Non-Academic Misconduct FAQ
Below are some frequently asked questions regarding Student Conduct. If you have additional questions, don't hesitate to contact the Office of Student Conduct!
If you are requested to schedule a preliminary interview, you have been referred to our office because you *may* have violated the Code of Student Conduct. During the preliminary interview, you will meet with an Office of Student Conduct staff member to review the allegations and learn more about the student conduct process. There is no obligation to resolve your case during this meeting, although in some situations, you may be able to. There are three possible outcomes to this meeting:
- The charges may be dismissed;
- Your case may be resolved informally by the staff member in a disciplinary conference; or
- You may be referred to a hearing board for the resolution of the charges.
The student conduct process, as outlined in the Code, will continue in your absence. The preliminary interview is an informational meeting, therefore there is no benefit to not attending. You also miss the opportunity to carefully discuss the disciplinary process with a member of the Student Conduct staff. If you do not attend the preliminary interview, your case will most likely be referred to a staff member or hearing board for resolution. In the meantime, our office may also place a "block" your student account; which could prevent you from registering for classes or obtaining a transcript. The block may remain on your account until the case has been resolved and, if necessary, sanctions have been completed.
Hearings and other proceedings at an educational institution do not follow the same procedures used in courtrooms. The university does not employ lawyers to "prosecute" students or apply the rules of evidence used in civil or criminal trial. Instead, charges are investigated and resolved in an atmosphere of candor, truthfulness, and civility. When facing allegations, however, some students find it helpful to have the expertise of a representative from the Student Legal Aid Office located in the South Campus Dining building. Student Legal Aid is familiar with our process and may prove helpful to you in some circumstances. This is a free service offered to all University of Maryland students. A Student Legal Aid brochure can be requested by you during the preliminary interview. You may have an attorney present to advise you if desired, but you are not required to have an attorney as they are not able to speak on your behalf.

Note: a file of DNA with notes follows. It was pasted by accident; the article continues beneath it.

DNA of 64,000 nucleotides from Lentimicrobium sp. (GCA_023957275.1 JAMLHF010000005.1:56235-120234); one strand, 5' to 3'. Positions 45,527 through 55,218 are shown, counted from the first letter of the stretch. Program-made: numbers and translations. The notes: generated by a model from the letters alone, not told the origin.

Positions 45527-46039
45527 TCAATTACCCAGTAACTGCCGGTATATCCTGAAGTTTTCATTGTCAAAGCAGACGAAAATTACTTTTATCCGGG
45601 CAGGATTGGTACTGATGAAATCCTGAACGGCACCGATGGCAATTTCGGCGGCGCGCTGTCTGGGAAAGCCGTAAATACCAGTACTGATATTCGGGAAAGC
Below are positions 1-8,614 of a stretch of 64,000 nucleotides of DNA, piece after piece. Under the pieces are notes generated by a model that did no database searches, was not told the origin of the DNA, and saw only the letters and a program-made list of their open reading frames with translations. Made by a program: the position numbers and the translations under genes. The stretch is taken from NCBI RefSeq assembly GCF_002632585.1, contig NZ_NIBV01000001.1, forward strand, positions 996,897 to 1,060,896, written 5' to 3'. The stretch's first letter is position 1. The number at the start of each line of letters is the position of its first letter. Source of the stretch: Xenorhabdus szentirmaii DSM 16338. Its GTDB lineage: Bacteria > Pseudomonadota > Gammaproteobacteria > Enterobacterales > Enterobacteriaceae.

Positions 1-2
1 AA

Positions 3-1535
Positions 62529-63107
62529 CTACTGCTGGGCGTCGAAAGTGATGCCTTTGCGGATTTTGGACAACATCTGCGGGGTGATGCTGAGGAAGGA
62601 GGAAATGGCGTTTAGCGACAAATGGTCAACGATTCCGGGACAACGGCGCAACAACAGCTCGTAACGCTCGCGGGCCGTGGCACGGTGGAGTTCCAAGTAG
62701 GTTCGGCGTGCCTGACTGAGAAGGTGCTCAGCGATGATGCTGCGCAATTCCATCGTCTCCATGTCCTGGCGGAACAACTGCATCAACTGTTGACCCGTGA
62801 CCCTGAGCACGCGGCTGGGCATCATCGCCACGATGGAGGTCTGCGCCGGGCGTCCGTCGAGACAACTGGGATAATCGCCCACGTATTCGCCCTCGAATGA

In Conduct cases, attorneys may only serve in an advisory role and may not address the board.
In Code of Student Conduct cases, if a student is not facing dismissal from the University or housing, a staff member can resolve a case through an administrative meeting called a " disciplinary conference" and this will usually occur immediately after the preliminary interview or during a separate scheduled meeting. The complainant may not be present during this meeting unless deemed necessary. However, students who are facing dismissal from the University will be able to choose between a disciplinary conference or a hearing.
A hearing before the Central Board or Resident Board is a more formal process for resolving a complaint. The student and the complaining party generally present their cases before a panel of University Student Judiciary members who renders a decision. If a student is found "responsible" for the alleged violation(s), the Board will recommend appropriate sanctions, which may include suspension or explusion from the University. For a more in depth description of these processes, please ask for a copy of the Code of Student Conduct.
Not necessarily. Disciplinary proceedings conducted by the university are subject to the Family Educational Rights and Privacy Act (FERPA). Generally, under FERPA, disciplinary records may not be released or disclosed without the expressed written permission of the student whose disciplinary record is being sought unless provided by law. Release of student disciplinary records is permitted without prior consent to university officials with legitimate educational interest; victim/s of an alleged crime of violence or of an alleged sexual assault; and parents of a student who can provide written documentation that the student is financially dependent.
However, it is our office's practice to have a parent or guardian contact the Office of Student Conduct if their student is facing dismissal from the University.